Sally and Alvin V. Shoemaker Chair

Department of Anthropology

University Museum of Archaeology and Anthropology

University of Pennsylvania

Teaching: Courses

    In the popular consciousness, the dynamics of tropical ecosystems embody a single narrative  of catastrophic deforestation and land degradation. Emphasizing clearing,  fragmentation  and a unidirectional narrative of forest loss , this apocalyptic vision has held sway over the last several decades, and indeed, most of the scientific literatures on tropical development partake of this view. The approach in  development studies  and conservation biology, rooted as it is  in “islands” of conservation, and inevitable fragmentation of remaining  forests outside of parks and reserves, has however ignored a major  countertrend. There are now widespread  and complex processes of forest regeneration, and  woodland formation throughout the  tropical world. In fact, surprising reports from Malthusian “poster children” like El Salvador and the Sahel, show significant  and very rapid  woodland resurgence in areas, to quote ecologist John Terbourgh “where nature has been extinguished”.
         This trend  has been documented from the US and Europe and was widely associated with urbanization  and industrialization and the shift from a rural to an agrarian economy in the late 19th and early 20th centuries. Populations fell, farming mostly relocated. Some authors  have sought to universalize this  model of what has come to be known as the “forest transition” where rural  populations migrated and took their families with them to the cities, reducing human numbers in the countryside. Trees regrew. The processes we see  in the developing world now are a good deal more complicated and involve areas that are often densely inhabited yet increasingly forested. This transformation  involves significant recasting of the meaning, nature  and politics of these landscapes. This is the topic of this book which we believe will recast the understanding of    the  nature/culture/development nexus.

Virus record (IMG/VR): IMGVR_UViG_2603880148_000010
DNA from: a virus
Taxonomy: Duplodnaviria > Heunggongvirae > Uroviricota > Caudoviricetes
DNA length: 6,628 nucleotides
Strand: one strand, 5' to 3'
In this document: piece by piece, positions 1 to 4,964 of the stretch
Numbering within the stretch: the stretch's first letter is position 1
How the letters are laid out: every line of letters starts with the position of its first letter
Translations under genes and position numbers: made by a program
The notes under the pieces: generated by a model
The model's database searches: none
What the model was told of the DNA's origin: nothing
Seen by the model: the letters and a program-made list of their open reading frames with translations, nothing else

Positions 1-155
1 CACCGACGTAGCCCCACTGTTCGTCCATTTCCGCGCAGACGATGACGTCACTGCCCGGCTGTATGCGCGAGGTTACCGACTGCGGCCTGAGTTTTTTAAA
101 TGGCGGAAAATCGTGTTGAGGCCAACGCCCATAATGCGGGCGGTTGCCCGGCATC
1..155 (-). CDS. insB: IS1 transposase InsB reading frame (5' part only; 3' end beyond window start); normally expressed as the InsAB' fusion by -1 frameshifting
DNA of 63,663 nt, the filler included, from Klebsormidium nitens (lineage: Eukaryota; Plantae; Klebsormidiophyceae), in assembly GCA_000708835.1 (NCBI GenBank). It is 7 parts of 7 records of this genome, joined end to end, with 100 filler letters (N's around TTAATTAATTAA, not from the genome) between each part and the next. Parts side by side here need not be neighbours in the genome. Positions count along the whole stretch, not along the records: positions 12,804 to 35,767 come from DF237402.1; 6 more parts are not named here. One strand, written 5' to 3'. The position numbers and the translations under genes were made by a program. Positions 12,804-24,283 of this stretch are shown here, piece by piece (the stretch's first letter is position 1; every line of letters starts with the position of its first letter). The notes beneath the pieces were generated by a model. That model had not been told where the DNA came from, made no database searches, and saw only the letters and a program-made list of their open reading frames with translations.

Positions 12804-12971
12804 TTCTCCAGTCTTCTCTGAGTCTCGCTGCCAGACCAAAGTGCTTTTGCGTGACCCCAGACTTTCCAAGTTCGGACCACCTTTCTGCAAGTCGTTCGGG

Woodland resurgences  in the developing world are complex. They have different historical roots, occur in far more diverse cultural matrices, different ecologies and reflect modern processes as well as traditional socio-nature regimes. Complex tenurial regimes,, emerging regional and global  markets , war , new ideologies and territorial identities, institutional rivalries and  competing authorities vie for the political spaces that  forests have become.  Hallmarks of globalization, such as International migration and their remittances,  energy markets,  environmental movements  and global commodity markets  now shape rural spaces in a new kind of rurality. Woodland recovery in inhabited landscapes, predicated as they are  in the Social Lives of Forests  provides the intellectual and practical context for the intersection of social theory, history, political ecology and tropical biology. The studies we have selected  have broad implications for understanding an “invisible” global process on the forefront of environmental and social  analysis. (Hecht, Morrison, and Padoch, from the introduction)

click here for a preliminary table of contents


click here for a Chicago magazine story on the conference

see the "features and press" section forback cover blurbs on the book.